Reeves was hired by private contractor PAE, a corporation that provides services to the U.S. State Department around the world. The company’s website continues to advertise positions, mostly medical services, as being open in Afghanistan despite the current crisis.

In her work, Reeves worked closely with the State Department, which provided needed materials, including uniforms and other corrections equipment, to the Afghan correctional workers she trained.

Reeves is grateful to the Kansas prison warden who alerted her to the opportunity in Afghanistan and allowed her a year’s leave of absence from her job in El Dorado if she were selected. But she didn’t know how challenging the road to Mazar-e Sharif would be.

Lori Reeves scores an Afghan woman’s target shooting during firearms training in 2009. (Submitted)

Her first posting was in Kosovo, where she was trained. On her first day of work in April 2004, she and 21 other Americans were wounded and three of her colleagues killed in an ambush while trapped outside the Kosovo prison. Their attacker, who was killed in the gun battle, was a Jordanian police officer working for the United Nations with possible ties to Hamas, a Palestinian terrorist group.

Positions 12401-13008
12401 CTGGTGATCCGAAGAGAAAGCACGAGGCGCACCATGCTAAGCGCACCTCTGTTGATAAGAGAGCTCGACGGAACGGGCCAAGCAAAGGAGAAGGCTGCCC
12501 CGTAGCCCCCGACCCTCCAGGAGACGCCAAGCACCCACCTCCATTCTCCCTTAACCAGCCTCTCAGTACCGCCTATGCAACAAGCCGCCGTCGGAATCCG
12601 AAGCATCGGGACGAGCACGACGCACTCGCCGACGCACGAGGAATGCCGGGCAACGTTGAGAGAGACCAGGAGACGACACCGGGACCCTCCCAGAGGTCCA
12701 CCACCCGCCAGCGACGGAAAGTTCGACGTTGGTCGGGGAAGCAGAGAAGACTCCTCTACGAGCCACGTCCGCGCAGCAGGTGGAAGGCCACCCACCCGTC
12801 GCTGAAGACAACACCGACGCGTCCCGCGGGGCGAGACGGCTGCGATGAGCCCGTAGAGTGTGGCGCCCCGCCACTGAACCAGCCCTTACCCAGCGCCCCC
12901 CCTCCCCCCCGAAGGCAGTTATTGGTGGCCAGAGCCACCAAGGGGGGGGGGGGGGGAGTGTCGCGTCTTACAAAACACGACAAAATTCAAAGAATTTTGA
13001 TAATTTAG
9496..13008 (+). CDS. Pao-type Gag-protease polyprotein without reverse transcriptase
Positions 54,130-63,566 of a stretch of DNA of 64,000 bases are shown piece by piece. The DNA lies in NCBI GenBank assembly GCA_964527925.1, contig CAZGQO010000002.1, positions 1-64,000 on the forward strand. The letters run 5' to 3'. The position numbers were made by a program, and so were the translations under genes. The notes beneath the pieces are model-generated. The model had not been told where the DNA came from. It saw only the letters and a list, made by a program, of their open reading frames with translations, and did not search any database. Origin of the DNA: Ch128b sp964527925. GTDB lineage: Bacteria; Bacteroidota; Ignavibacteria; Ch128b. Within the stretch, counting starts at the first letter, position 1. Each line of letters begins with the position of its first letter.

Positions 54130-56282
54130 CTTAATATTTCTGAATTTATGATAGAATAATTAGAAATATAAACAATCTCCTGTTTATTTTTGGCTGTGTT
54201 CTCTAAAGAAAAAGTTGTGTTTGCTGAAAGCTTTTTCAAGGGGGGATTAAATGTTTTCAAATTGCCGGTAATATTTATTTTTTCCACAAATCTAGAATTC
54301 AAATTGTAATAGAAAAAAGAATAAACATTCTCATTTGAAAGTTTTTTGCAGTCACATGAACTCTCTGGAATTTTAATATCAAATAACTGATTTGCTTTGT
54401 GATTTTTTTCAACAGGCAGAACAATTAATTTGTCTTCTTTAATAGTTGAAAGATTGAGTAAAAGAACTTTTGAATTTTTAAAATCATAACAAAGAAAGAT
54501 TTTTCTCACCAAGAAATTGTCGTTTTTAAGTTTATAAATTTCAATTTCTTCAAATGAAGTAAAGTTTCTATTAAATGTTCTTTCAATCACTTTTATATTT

Reeves came home to Kansas after her tour of duty in Kosovo to recover from her wounds and returned to work as a corrections professional. But in January 2006, colleagues she trained with in Kosovo called from Afghanistan, asking her to come back. She accepted their invitation.

“When I got there, I found that a lot of my work was networking with the local government, commanders, and correctional staff while overseeing the nine prisons assigned to me. It was imperative that women were treated respectfully and with dignity,” she said.

Reeves remembered a time when a Taliban commander visited the prison. Her team was invited to partake in the luncheon festivities. The Taliban commander and Reeves struck up a cordial conversation, as the commander spoke good English. Reeves asked him why the Taliban attacks prisons at night when during the day they are comfortable conversing and eating together.

The leader responded, “That’s what we do.”

A daily concern for Reeves was conditions in the mud prisons, where it wasn’t uncommon for more than a thousand inmates to occupy a facility with a capacity of 84. She described how women and children were relegated to riding in the trunks of vehicles while men and goats, pigs, and cows rode inside. Young girls were married off in deals between fathers, and women who had been raped were imprisoned while their rapists went free.